Power measurement module

This is a small power measurement module that continuously measures current and sends the measurements via USB to a PC. The module was created for my graduation project to measure the power consumption of sensor network nodes. The device can be connected using a standard USB connection which also provides power for the hardware. The board contains a voltage regulator to produce a clean 3.3V voltage on which a sensor node can be connected. An ATtiny26 AVR contains a small piece of firmware that continuously measures the current used on the 3.3V line and sends this to CP2101 chip. The CP2101 is an USB-serial converter that transfers the data output of the AVR to a PC.

Current is measured 5760 times a second, a rate that was chosen to be convenient for programming. A measurement has a resolution of 8 bits and indicates a current between 0 and 24.38 mA. This range proved to be sufficient for all measurements and provides accurate enough steps of 95µA per step. The internal 20x gain of the ATtiny26 AVR is used to measure the small current.


The schematic is straightforward. A 3.3V regulator provides the output voltage of which the current is measured by measuring the voltage over two 10.5Ω 1% resistors (I just happened to have these and used two to get a lower value but maintain precision). The CP2101 has handshaking lines of which RTS is connected to the AVR but I ended up not using it because of timing constraints and the fact that it worked fine without handshaking as long as the USB line was not busy. The ADC of the ATtiny26 is used in differential mode.

Power meter schematic


The finished PCB and components looked like this:
Power meter module PCB top
Power meter module PCB bottom


The AVR firmware is small, it basically just requests an ADC sample continuously and while it waits for this sample (there is a relatively large delay) it sends out the previous sample over the serial line. All samples are 8-bit, the most significant bits of the ADC sample are taken. This limits resolution but was sufficient for my purposes. The samples are alternated with a sequence number, as some form of synchronization with the PC software. Not very fail proof but it worked good enough.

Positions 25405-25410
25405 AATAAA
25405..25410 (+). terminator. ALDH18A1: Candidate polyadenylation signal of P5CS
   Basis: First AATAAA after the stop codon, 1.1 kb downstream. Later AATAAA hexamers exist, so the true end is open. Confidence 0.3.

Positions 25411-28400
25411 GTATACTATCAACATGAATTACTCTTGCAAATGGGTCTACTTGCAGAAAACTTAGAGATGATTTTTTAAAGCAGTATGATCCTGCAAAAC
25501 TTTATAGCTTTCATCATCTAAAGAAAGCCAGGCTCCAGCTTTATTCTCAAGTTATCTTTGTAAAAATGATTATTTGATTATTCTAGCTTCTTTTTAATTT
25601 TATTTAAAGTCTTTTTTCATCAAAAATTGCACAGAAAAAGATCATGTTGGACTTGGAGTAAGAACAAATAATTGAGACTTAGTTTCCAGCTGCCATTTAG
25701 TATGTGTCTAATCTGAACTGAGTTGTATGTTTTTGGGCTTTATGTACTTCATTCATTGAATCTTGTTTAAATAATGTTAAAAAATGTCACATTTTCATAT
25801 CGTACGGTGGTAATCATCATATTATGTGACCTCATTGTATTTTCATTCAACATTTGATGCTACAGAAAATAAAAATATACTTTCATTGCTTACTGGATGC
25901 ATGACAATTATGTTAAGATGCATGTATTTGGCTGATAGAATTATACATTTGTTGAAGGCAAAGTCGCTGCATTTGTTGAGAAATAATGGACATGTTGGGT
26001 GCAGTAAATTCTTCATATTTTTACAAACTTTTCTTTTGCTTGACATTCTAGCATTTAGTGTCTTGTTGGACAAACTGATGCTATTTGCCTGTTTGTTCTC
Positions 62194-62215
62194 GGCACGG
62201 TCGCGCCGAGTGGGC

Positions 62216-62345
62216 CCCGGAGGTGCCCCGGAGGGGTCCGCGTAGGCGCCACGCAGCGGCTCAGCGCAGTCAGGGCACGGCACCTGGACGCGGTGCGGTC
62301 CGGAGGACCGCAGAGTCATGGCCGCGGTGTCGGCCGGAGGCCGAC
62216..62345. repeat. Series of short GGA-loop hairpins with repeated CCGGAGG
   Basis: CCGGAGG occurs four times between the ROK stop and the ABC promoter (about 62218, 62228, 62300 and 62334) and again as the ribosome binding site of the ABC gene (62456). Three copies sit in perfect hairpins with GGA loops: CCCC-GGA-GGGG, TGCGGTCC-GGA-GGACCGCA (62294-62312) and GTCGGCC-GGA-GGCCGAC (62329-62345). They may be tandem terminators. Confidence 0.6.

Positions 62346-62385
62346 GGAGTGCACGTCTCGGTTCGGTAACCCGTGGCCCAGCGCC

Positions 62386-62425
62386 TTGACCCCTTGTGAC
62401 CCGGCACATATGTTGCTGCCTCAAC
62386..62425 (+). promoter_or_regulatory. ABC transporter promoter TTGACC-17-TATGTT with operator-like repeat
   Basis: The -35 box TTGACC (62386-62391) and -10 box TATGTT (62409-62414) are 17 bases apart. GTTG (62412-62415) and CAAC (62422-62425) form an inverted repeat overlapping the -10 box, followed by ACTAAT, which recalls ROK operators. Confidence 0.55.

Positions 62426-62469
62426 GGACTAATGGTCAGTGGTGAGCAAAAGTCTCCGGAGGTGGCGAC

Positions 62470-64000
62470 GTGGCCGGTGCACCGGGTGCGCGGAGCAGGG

The PC software connects to the virtual serial port, synchronizes using the sequence numbers and then displays the results in a running graph. A selection can be made and exported to a CSV file for further processing. The error counter shows errors detected in the sequence numbers. Normally only a few errors occur at startup before the system is synchronized, after that the error counter should not change. If it does, don't rely on the data.
Graph in power meter module PC software

Source code

Both the firmware for the AVR and the PC software written in C# are available for download here. An AVR studio project to compile the firmware and Visual C# express 2005 project for the PC software are included as well. The PC software requires a single parameter with the COM port (such as "COM5") when run.

Source code is released under the BSD license.

Download powermeter.zip (17.7 KB)